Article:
Spring Trail Conditions
Trails have been adversely impacted by an active flood season and the recent ice storm. They are littered with debris which makes them very hard to navigate. Markers are also missing. All hikers should use a compass and map when hiking in the park. More »
Canoeing and Kayaking
Traveling by canoe or kayak is a great way to enjoy this primeval wilderness while floating past some of the tallest trees in eastern North America. Paddling is also a thrilling way to encounter the diverse wildlife of the park. Deer, river otters, turtles, snakes, and raccoons are a few of the animals that may be seen.
The park offers a limited number of guided canoe tours on Cedar Creek by reservation each year. Canoes are provided for tour participants only and are not available for rent in the park. Individual canoeing at Congaree is a BYOC (bring your own canoe) experience. Canoes and kayaks can be rented from outfitters in Columbia.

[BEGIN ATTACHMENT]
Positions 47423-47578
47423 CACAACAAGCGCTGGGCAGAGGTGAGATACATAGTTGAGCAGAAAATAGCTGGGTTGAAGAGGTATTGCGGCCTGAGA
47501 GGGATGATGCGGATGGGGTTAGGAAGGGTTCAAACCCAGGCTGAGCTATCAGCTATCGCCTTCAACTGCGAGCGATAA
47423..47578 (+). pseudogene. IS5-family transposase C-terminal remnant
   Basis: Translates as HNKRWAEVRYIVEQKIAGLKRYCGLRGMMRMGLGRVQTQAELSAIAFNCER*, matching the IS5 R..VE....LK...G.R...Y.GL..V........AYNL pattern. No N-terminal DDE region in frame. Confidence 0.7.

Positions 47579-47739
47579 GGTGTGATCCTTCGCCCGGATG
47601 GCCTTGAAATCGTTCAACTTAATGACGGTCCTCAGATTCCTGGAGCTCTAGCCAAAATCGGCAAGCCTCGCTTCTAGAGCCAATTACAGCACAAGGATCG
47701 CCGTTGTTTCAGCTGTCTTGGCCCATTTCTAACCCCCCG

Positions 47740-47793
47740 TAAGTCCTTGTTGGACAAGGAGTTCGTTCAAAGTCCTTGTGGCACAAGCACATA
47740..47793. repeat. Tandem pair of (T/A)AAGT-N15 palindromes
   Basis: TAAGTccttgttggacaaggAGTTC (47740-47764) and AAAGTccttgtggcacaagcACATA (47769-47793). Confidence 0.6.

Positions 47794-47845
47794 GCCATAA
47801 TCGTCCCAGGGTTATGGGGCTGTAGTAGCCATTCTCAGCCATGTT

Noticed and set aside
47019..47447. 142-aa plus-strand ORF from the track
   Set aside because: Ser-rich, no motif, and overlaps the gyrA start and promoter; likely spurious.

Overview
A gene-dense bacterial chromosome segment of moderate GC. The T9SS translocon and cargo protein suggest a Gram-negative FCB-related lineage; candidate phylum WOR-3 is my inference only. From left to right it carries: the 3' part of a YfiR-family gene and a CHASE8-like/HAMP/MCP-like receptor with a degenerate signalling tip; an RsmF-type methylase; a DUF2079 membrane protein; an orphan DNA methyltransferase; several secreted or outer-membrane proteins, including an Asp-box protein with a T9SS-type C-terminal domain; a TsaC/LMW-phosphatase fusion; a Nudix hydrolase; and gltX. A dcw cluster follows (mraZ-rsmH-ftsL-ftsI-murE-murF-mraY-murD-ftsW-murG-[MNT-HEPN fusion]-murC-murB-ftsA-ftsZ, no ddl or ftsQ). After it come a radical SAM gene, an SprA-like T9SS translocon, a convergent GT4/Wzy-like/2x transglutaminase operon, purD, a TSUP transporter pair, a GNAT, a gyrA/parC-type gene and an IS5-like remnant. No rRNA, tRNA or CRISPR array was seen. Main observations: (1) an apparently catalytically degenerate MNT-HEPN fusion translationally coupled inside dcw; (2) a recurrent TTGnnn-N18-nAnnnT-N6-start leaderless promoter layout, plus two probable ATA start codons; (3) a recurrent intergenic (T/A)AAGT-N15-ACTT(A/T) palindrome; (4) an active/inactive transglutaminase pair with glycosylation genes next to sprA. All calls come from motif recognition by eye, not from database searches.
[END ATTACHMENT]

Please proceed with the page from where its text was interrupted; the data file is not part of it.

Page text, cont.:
There is a marked canoe trail on Cedar Creek, the largest channel that flows through the floodplain. The Congaree River can also be paddled, but there is no vehicle access to the river within the park boundaries.
Be aware of potential hazards such as poison ivy, mosquitoes, wasps, spiders, and snakes which inhabit the park in ample numbers. Bring insect repellent, a first-aid kit, life jackets, a compass, a map (available at the Visitor Center or on this website), and extra food and water. Remember to wear comfortable clothing, and be prepared to get muddy. Although marked, the Cedar Creek Canoe Trail may be hard to follow in places. When in doubt, keep a keen watch for the diamond-shaped markers. However, because of Wilderness designation regulations, canoe trail markers are limited.
Did You Know?
Harry Hampton began the initial drive to save the Congaree back in the early 50's by using his column in "The State", South Carolina's main newspaper, entitled "Woods & Waters"?